- Follow the 30-30 rule: If the time between when you see a flash of lightning and hear thunder is 30 seconds or less, the lightning is close enough to hit you. Seek shelter immediately. After the last flash of lightning, wait 30 minutes before leaving your shelter.
- Lightning hits the tallest object. If you are above a tree line, quickly get below it and crouch down if you are in an exposed area.
- If you can't get to a shelter, stay away from trees. If there is no shelter, crouch in the open, keeping twice as far away from a tree as it is tall.
- If outdoors and a Tornado Warning is issued, seek shelter immediately. If there is no shelter nearby, lie flat in a ditch or low spot with your hands shielding your head.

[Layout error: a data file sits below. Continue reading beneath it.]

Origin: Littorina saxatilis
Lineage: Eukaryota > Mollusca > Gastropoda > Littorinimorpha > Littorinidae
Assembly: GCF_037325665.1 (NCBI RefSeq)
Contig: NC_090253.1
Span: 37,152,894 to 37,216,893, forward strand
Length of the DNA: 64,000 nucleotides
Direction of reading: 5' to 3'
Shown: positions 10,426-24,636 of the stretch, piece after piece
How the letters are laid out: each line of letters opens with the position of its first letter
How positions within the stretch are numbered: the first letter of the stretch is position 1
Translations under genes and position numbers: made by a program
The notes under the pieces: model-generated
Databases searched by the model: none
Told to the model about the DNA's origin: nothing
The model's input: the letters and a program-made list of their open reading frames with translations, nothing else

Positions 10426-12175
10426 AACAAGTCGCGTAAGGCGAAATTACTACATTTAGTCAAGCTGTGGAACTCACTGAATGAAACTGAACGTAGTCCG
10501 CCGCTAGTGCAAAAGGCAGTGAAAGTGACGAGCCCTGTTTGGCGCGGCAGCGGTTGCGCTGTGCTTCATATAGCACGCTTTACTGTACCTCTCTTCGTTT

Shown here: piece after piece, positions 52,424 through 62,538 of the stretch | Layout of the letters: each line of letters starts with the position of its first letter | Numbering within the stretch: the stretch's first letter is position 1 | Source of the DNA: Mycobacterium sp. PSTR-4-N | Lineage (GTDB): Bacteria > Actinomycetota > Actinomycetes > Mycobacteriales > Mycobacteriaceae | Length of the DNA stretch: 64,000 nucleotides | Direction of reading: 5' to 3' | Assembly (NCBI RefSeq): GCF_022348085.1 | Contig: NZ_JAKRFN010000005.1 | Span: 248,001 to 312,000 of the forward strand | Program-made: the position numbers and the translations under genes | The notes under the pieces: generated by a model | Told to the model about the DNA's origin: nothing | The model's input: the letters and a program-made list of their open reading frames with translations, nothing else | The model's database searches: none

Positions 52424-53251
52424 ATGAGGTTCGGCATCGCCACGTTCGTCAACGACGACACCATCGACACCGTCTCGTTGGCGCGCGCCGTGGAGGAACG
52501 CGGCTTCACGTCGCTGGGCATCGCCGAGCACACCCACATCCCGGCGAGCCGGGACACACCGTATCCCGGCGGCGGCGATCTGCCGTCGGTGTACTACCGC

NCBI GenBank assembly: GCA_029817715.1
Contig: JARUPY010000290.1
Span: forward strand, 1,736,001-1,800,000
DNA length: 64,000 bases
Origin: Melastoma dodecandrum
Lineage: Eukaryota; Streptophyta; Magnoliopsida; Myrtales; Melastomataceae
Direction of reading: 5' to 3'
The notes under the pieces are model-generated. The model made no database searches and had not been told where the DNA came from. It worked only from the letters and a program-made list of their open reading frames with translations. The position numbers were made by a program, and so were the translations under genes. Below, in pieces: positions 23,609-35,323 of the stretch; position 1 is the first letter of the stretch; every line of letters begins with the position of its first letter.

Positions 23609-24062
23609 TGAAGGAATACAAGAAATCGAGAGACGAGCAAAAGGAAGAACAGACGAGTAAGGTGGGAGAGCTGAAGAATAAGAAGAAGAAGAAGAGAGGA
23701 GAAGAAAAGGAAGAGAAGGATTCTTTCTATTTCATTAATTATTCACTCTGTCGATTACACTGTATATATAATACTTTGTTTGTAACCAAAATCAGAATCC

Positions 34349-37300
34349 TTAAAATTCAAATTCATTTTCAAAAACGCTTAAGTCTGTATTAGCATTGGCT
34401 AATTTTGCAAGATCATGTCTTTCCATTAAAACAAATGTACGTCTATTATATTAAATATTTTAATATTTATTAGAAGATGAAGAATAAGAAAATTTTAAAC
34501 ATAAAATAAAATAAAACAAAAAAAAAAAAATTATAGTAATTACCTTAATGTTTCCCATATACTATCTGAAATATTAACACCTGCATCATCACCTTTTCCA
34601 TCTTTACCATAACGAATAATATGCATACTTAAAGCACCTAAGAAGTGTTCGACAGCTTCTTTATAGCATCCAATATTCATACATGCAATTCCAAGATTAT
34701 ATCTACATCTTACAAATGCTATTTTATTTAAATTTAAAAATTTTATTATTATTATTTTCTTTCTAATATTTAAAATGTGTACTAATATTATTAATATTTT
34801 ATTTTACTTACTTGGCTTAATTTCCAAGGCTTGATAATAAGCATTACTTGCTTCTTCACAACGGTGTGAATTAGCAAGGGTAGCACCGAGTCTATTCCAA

- If at home or in a small building, go to the basement or an interior room on the lowest floor of the building. Stay away from windows. Closets, bathrooms, and other interior rooms offer the best protection. Get under something sturdy or cover yourself with a mattress.
- If in a school, hospital, or shopping center, go to a pre-designated shelter area. Stay away from large open areas and windows. Do not go outside to your car.
- If in a high-rise building, go to an interior small room or hallway on the lowest floor possible. Do not use elevators - use stairs instead.
For more information on personal preparedness and how to stay safe during severe weather, visit: dhses.ny.gov/safety-and-prevention.